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Research Article - (2012) Volume 3, Issue 1

First Report of Fusarium proliferatum Inciting Wilt of Rumex acetosa L. in Maharashtra, India

Udhav Narba Bhale1*, Vaishali Sidram Chatage1 and Mallama Gurunath Ambuse2
1Research laboratory, Department of Botany, Arts, Science and Commerce College Naldurg,, Dist. Osmanabad -413602 Maharashtra State, India
2Department of Botany, Shrikrishna College Gunjoti Tq. Omerga Dist Osmanabad- 413613 Maharashtra State, India
*Corresponding Author: Dr. Udhav Narba Bhale, Department of Botany, Arts, Science And Commerce College Naldurg, Dist. Osmanabad- 413602, Maharashtra State, India, Tel: 09890742997, Fax: -02471-246042 Email:


Wilt of sorrel is caused by Fusarium proliferatum. Symptoms included yellow discolorations and wilting of lower leaves. Internal transcribed spacer (ITS) region of rDNA was amplified using the ITS1 and ITS4 primers and resulted in a 569 bp which was utilized for identification of this fungus. This is the first report of wilt of sorrel from Maharashtra.

Rumex acetosa L. (sorrel) belongs to family Polygonaceae. It is an indigenous English plant, common, too in the greater part of Europe, in almost all soils and situations. The medicinal action of sorrel is refrigerant and diuretic, febrile disorders and in scurvy. In India it is cultivated as a medicinal and vegetable throughout the year. Both the root and the seed were formerly esteemed for their astringent properties, and were employed to stem haemorrhage [1]. During October 2009 to January 2011 an extensive surveys was conducted in sorrel growing areas of Marathwada region of Maharashtra, India where diseased plants were found with yellow discoloration of the vascular tissue in stems, wilting of the lower leaves & root rot (Figure 1). Roots from wilted plants were collected and cut into small pieces (2mm) and then surface sterilized with mercuric chloride (1% HgCl2) for 1 min. The pieces were then washed with sterilized distilled water three times, blotted dry and plated on potato dextrose agar (PDA) medium and incubated at 27±2oC in BOD incubator. On PDA medium, Fusarium species with catenate microconidia and macroconidia borne on polyphialides was consistently isolated from the infected roots. Pathogenicity tests were conducted, using six healthy sorrel plants grown in the glasshouse. Two plants and a control were used for each of two replications. For each treated plants were sprayed with 5 ml conidia suspension (ca.1×105 conidia/ml) in sterilized water (SDW) and maintained in a humid growth chamber for 24 h in room temperature. Five days after inoculation, white mycelial roots were infected and in control remained symptomless. The fungus was reisolated & was identical as Fusarium species. The fungal culture is deposited at CODON Life Sciences, Goa and Research laboratory, Department of Botany Arts, Science & Commerce College Naldurg Dist Osmanbad, Maharashtra State, India with Accession No.HQ332533.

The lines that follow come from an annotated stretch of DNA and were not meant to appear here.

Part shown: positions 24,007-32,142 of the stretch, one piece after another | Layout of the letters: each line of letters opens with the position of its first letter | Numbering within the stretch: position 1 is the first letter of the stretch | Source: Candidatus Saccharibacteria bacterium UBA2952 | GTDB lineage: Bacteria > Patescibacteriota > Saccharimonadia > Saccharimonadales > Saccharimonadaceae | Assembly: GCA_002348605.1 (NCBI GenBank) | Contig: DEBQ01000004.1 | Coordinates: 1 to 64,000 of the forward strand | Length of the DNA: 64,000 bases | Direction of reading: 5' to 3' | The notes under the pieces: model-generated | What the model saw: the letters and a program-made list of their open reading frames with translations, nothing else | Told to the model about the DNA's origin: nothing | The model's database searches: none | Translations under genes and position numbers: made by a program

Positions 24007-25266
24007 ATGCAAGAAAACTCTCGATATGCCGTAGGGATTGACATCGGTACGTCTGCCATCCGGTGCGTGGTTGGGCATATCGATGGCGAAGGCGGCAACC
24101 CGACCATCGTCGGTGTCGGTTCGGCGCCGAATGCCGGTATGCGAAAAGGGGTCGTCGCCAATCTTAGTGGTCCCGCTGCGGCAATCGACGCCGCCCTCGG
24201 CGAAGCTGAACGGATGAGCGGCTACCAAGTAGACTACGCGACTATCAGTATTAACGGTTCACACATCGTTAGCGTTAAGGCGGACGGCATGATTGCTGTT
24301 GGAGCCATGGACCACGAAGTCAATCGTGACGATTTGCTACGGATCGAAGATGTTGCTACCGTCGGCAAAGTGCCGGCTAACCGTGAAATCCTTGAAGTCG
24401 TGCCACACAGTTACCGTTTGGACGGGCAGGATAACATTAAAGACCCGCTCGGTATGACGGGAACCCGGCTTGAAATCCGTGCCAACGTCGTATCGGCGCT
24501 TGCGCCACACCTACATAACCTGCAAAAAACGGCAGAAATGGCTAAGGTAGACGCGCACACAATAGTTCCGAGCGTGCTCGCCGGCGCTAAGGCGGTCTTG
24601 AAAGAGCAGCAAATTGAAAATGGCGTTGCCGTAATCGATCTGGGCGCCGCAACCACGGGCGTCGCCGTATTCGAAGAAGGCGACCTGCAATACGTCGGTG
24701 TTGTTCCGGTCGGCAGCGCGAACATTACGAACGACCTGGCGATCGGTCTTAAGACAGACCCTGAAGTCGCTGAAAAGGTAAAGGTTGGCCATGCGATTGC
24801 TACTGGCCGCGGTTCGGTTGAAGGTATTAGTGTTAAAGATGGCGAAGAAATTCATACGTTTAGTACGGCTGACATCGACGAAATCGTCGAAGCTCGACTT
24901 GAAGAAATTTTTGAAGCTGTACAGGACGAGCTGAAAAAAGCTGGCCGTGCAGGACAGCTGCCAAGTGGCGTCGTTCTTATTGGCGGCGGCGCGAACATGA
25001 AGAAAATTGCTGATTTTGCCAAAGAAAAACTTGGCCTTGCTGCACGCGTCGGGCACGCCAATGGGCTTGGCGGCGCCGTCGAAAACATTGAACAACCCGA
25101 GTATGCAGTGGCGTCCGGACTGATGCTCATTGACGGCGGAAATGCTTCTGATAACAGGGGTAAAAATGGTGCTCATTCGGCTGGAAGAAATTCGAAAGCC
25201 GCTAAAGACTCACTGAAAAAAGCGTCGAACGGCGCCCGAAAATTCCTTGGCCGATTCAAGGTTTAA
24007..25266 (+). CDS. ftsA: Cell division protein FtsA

Figure 1: Wilt of Rumex acetosa: A-Infected plant, B- Colony of Fusarium proliferatum, C-Conidia.